# Find solution of initial value problem - 1st order non-linear ODE

 P: 4 Hey, we have to solve the following problem for our ODE class. 1. The problem statement, all variables and given/known data Find the solution of the initial value problem dx/dt = (x^2 + t*x - t^2)/t^2 with t≠0 , x(t_0) = x_0 Describe the (maximal) domain of definition of the solution. 3. The attempt at a solution Well, I know that this is a 1st order nonlinear ODE. Unfortunately I got no clue how to deal them. I tried this: dx/dt = (x^2 + t*x - t^2)/t^2 = x^2/t^2 + x/t -1 Now substitute: u = x/t -> x=ut , x'=u't+u Therefore we get: u't+u = u^2+u-1 t* du/dt +u = u^2+u-1 //-u t* du/dt = u^2 -1 0= t*u' -u^2 +1 which is my dead end. Is the idea ok? What could I do? Kind regards, mihyaeru PS: How can i insert a fraction?
 P: 4 I just noticed that we might be able to solve this via applying the Riccati equation????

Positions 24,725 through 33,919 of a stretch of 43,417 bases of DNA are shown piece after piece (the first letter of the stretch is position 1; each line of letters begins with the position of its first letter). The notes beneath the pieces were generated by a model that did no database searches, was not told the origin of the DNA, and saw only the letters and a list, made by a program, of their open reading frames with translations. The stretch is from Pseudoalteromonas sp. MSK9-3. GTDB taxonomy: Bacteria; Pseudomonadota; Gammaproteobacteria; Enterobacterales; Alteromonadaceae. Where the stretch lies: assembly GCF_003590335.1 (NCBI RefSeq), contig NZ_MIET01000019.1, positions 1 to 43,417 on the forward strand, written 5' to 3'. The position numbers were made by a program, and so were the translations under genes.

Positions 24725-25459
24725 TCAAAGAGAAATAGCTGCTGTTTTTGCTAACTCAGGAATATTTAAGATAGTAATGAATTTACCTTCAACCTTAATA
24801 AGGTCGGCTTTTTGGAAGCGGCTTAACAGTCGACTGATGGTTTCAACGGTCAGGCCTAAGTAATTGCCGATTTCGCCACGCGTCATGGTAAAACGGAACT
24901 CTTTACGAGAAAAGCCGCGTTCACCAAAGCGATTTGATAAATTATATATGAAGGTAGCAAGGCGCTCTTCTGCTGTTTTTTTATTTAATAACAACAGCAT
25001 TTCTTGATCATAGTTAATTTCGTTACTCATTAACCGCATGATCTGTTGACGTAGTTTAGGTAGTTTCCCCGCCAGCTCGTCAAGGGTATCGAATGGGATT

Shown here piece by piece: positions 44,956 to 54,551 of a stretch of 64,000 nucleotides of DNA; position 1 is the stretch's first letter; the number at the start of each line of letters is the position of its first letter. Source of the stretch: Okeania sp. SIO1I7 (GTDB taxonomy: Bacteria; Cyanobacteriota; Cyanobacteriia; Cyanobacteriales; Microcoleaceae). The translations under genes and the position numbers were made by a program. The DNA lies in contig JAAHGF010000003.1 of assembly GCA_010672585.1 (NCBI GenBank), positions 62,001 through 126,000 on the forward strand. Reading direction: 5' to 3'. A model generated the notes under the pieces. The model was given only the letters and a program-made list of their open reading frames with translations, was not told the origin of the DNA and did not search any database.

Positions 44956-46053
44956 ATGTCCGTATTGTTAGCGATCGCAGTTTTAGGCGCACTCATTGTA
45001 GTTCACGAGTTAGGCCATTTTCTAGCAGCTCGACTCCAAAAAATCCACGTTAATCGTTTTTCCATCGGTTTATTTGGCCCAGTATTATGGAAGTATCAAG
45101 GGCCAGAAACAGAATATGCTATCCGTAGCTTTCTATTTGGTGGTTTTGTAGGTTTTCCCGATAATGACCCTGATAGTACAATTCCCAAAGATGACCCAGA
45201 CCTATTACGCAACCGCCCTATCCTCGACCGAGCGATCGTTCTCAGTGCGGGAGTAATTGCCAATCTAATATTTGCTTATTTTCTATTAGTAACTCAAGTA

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P: 10,662
 Quote by mihyaeru t* du/dt = u^2 -1
This is a separable differential equation, you must be able to solve it
!

ehild

 P: 4 Find solution of initial value problem - 1st order non-linear ODE As far as I know it is a separation of variables case, iff there would be no t in front of the du/dt. Or no -1. You think of the solution du / (u^2 -1) = dt / t , don't you? But anyway thanks for your answer =)
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P: 7,662
 Quote by mihyaeru As far as I know it is a separation of variables case, iff there would be no t in front of the du/dt.
That doesn't matter. Just keep the t with the dt.
 You think of the solution du / (u^2 -1) = dt / t , don't you?
That's exactly what he is thinking of. Use partial fractions on the left side and integrate both sides.
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P: 10,662
 Quote by mihyaeru As far as I know it is a separation of variables case, iff there would be no t in front of the du/dt. Or no -1. You think of the solution du / (u^2 -1) = dt / t , don't you? But anyway thanks for your answer =)
I do. And you should be able to integrate both sides.

ehild

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